One of the hardest things about any project is getting it started. At an event like a jam or hackathon this becomes incredibly crucial. Recently I had an opportunity to attend a Windows 10 game jam where I noticed that even though these events are more common its still easy to find yourself wondering just how to get started. So I thought I would write this blog to help give, at the very least, a general kick off point. Most of this knowledge has come from the many game jams and hackathons I have taken part in, but I think this can easily be applied to any of type of these events, game related or not.
Install any tools you need, beforehand!
Probably one of the biggest time sinks and the most common issue new hackers have is having all the needed software and tools to take part. Save yourself a huge headache. Having everything stable and installed is extremely important. Not only will you waste time waiting for the installs, but if the install requires a strong internet you could be completely out of luck. A lot of hackathons can require a special SDK or other software to be installed. If it is possible try and install it before hand. This will save you time and help you stay relaxed and focused on the fun part. Basically just don’t take any chances. Install and thoroughly test everything you might need before you arrive.
Try and build a balanced team
This one can be hard. Hacking with friends is fun and important, but if all your friends are strong in the same skills it could become a problem. If its possible you should strive to work with a balanced team. Find those who complement and extend your skills. For instance I am not a strong artist. When I attend jams I always do my best to connect with other hackers who have a stronger art skill set then myself. Another point that falls into this topic is connecting with other jammers. One of the biggest benefits of attending these events is building new connections. Don’t be afraid to reach out and offer to join other teams. In my experience most people that attend these events tend to be open and inclusive. I have made some really great friends and even found some bigger opportunities from those I have met.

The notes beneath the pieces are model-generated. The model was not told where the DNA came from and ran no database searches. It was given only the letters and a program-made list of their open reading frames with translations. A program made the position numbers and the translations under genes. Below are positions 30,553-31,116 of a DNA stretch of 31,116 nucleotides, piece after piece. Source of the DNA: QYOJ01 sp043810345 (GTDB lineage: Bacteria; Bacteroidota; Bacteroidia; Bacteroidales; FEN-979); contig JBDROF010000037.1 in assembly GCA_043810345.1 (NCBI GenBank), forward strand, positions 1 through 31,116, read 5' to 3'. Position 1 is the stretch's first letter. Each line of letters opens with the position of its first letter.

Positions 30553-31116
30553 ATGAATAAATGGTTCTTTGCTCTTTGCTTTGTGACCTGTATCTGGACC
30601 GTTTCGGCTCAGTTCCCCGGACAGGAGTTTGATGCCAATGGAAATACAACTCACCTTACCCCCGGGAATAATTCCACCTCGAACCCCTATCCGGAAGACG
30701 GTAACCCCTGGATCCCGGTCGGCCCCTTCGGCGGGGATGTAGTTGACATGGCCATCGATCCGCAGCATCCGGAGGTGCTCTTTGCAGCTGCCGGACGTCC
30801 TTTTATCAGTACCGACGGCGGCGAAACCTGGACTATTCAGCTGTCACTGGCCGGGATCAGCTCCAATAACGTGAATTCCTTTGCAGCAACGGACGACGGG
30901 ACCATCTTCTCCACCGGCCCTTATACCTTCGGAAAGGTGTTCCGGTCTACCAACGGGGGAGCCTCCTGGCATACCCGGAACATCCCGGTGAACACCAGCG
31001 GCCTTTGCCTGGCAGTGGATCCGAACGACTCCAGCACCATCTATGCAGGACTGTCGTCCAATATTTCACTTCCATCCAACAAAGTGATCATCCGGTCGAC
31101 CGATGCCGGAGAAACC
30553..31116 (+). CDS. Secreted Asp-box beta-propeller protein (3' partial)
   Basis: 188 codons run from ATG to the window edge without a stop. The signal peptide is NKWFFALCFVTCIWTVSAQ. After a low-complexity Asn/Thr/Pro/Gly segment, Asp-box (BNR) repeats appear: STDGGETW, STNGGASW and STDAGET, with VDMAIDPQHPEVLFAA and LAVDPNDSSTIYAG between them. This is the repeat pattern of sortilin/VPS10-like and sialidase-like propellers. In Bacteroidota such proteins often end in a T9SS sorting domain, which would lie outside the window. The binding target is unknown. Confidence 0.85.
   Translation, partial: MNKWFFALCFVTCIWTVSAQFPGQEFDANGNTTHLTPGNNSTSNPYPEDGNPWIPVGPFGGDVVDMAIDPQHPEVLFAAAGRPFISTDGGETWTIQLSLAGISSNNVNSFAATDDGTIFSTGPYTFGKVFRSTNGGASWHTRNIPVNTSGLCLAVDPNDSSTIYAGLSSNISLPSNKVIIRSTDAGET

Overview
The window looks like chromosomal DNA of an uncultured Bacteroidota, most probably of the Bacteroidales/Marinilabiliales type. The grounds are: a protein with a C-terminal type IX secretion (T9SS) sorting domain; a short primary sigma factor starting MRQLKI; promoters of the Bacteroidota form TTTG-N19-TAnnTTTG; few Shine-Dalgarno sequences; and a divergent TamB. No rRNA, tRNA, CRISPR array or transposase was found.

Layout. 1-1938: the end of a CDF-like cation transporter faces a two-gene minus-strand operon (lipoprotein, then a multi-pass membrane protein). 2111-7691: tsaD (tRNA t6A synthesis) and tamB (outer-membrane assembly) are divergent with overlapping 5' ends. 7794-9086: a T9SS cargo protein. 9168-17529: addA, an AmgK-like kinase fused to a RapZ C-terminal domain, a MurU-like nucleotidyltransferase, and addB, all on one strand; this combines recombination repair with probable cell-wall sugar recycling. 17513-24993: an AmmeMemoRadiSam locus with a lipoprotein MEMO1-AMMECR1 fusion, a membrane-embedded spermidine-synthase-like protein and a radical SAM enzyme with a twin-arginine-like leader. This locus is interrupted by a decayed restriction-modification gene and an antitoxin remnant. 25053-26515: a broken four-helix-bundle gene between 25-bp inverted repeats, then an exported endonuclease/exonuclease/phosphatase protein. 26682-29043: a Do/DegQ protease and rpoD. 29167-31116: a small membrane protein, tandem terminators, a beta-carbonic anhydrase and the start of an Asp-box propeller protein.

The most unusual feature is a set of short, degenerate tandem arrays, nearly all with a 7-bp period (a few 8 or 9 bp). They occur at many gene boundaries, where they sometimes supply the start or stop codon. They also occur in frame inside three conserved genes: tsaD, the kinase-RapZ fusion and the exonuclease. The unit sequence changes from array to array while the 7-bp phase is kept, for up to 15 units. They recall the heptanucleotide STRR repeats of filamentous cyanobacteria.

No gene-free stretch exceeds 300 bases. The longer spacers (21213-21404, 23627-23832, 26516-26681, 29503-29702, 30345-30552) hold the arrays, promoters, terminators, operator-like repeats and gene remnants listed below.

Keep it light, easy and fun!
After you have connected with your team you inevitably need to start defining your project. When I give advice to anyone at this stage it usually boils down to this, keep the goal realistic. Most jams and hackathons have a finite amount of time. Keeping the scope of your idea within these timeframes is difficult, but absolutely crucial. Nothing can make an experience more horrible than trying to crunch in more features then time will allow. Try and keep it light. I don’t mean that you shouldn’t challenge yourself. You should always challenge yourself. Just make sure that you keep focused on the fun and the experience. In the end most of what is created at hackathons is the starting point of an idea or project, not the conclusion. Another big piece of advice I can offer to those in the idea stage is, while brainstorming is important and should be open and free, make sure you set a time limit. Once the ideas start to flow turning them off and getting down to work can be challenging. Setting a time limit and sticking to it will keep the team focused and moving forward. This is also the best cure for the dreaded feature creep. So remember to keep it realistic and fun, that’s the real reason any of us do this.
Don’t discard the project at the end
Like I mentioned, most of what is created at hackathons is just a starting point. A huge tragedy is that a good amount of developers just drop the project once the event is over. Its true that not every project created is going to turn out to be a marketable product, but it could lead to other things in the future. Some times the ideas generated will lead to greater projects or can even help drive breakthroughs. Some big named games have begun at events like this, think Surgeon Simulator. Honestly, a lot of what I have created at jams has been repurposed or chopped up for use in other projects. Don’t discard anything you create, you never know what it might lead you to.
Jump in, Codename GOA
Maybe just finding an event is an issue. Luckily I can help there too. Codename GOA is an amazing opportunity for Canadian developers to showcase their game dev skills and demonstrate what can be done when the cloud is powering game innovation and creativity. Regardless of what platform you build for, from Android to Xbox and everything in between, you can take part. With $10,000 on the line this is not an event you want to miss. Hacking has already begun, so make sure you sign up at CodenameGOA.ca. Remember a path to greatness starts with a single step!